Symposium looks at

Presentations on current research
will be held this week

Star-Bulletin staff

About 1,500 experts on osteoporosis from 62 countries are expected to meet here Wednesday through Saturday to address growing problems of osteoporosis and low bone mass.

The Fifth International Symposium on Clinical Advances in Osteoporosis will be held at the Hawai'i Convention Center, hosted by the National Osteoporosis Foundation, the Asian-Pacific Osteoporosis Foundation and Sociedad Iberoamericana de Osteologia y Metabolismo Mineral.

Figures recently released by the National Osteoporosis Foundation show osteoporosis and low bone mass are a major public health threat for about 55 percent of Americans aged 50 and older.

Judith Cranford, acting executive director of the foundation, said the large numbers reported "underscore the importance of expanded research into the diagnosis, prevention and treatment of osteoporosis."

She said research presented at the symposium will show that "we are on the brink of more fully understanding this complex disease."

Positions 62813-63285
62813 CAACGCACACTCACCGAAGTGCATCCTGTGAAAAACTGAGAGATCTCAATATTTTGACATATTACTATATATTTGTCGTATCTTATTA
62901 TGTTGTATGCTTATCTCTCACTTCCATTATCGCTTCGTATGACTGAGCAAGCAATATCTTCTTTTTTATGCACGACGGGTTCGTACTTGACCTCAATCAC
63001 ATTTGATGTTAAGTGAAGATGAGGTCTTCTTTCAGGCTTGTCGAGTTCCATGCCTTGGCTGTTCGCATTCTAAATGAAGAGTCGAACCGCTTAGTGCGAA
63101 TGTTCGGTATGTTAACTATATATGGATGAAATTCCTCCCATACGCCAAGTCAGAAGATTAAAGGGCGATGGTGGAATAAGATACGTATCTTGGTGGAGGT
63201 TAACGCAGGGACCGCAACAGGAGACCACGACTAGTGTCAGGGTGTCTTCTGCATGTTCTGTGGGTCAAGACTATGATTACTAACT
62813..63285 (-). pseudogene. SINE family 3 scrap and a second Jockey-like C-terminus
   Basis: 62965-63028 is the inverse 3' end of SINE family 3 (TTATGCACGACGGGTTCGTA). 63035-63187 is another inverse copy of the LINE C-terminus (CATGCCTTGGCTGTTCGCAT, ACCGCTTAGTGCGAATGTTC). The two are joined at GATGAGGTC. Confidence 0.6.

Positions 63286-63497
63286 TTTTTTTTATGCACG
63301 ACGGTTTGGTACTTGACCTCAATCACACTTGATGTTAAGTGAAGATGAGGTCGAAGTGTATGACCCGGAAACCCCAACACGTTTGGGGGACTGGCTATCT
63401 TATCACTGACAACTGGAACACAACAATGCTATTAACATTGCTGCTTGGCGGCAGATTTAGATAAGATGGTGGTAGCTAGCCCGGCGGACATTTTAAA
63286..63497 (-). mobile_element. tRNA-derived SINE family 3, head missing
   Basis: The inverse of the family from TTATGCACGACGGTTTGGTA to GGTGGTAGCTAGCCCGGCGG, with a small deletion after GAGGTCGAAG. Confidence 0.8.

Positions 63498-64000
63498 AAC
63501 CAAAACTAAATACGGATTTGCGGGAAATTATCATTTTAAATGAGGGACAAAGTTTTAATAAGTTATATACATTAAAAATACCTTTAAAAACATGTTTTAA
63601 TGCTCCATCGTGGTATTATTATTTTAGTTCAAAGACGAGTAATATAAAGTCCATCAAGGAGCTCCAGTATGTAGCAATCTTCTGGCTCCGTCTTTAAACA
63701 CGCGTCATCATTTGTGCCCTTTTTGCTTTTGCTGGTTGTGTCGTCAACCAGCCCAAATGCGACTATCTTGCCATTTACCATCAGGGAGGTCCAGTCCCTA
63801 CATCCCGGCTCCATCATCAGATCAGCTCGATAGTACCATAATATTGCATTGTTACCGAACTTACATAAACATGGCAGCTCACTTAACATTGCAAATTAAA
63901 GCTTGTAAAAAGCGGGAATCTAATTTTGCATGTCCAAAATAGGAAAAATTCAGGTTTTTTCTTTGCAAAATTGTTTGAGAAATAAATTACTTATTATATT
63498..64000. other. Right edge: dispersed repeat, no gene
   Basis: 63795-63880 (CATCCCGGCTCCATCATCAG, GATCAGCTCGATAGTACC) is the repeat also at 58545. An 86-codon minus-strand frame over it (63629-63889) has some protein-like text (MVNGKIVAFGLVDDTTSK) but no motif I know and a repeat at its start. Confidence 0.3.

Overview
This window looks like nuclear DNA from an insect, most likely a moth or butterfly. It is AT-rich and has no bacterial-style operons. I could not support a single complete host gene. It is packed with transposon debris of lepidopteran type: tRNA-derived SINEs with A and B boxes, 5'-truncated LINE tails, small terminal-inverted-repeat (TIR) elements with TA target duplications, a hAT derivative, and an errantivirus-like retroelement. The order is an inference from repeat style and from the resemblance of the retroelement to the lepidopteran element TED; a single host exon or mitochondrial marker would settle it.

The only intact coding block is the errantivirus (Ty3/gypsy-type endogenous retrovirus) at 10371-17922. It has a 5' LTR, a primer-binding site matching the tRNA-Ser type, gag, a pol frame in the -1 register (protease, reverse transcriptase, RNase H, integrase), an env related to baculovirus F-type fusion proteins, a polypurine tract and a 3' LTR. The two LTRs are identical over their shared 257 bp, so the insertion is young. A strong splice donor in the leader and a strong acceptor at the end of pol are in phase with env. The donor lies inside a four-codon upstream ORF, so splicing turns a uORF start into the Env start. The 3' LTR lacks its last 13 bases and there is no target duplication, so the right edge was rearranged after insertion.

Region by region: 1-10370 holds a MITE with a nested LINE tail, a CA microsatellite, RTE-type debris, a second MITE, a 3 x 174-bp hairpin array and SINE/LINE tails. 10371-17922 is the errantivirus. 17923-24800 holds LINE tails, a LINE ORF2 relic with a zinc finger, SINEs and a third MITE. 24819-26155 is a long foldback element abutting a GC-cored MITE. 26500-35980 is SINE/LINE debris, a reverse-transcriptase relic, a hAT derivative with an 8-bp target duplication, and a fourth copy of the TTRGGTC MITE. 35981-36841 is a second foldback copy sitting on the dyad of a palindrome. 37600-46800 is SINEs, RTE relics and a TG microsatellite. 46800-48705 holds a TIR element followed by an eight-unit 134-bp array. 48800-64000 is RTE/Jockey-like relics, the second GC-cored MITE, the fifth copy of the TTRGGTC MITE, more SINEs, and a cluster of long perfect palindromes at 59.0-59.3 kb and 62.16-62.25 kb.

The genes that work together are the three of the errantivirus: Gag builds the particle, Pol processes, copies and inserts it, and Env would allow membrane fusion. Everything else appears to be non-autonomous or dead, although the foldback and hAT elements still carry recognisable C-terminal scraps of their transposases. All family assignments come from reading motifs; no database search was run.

The report, "America's Bone Health: The State of Osteoporosis and Low Bone Mass in Our Nation," says an estimated 14 million men and 30 million women are at risk for the disease this year. Higher figures are estimated for the years ahead.

Dr. C. Conrad Johnston Jr., National Osteoporosis Foundation president, said the report "signals a public health issue of major proportions."

He said the current estimated price tag for America in direct medical costs for treating fractures resulting from osteoporosis is $17 billion annually.

The cost will soar if people do not act now to build stronger and healthier bones, Johnston said.

Cranford said an overriding goal is to find a cure for the disease. Research advances will be reported this week at the meetings.

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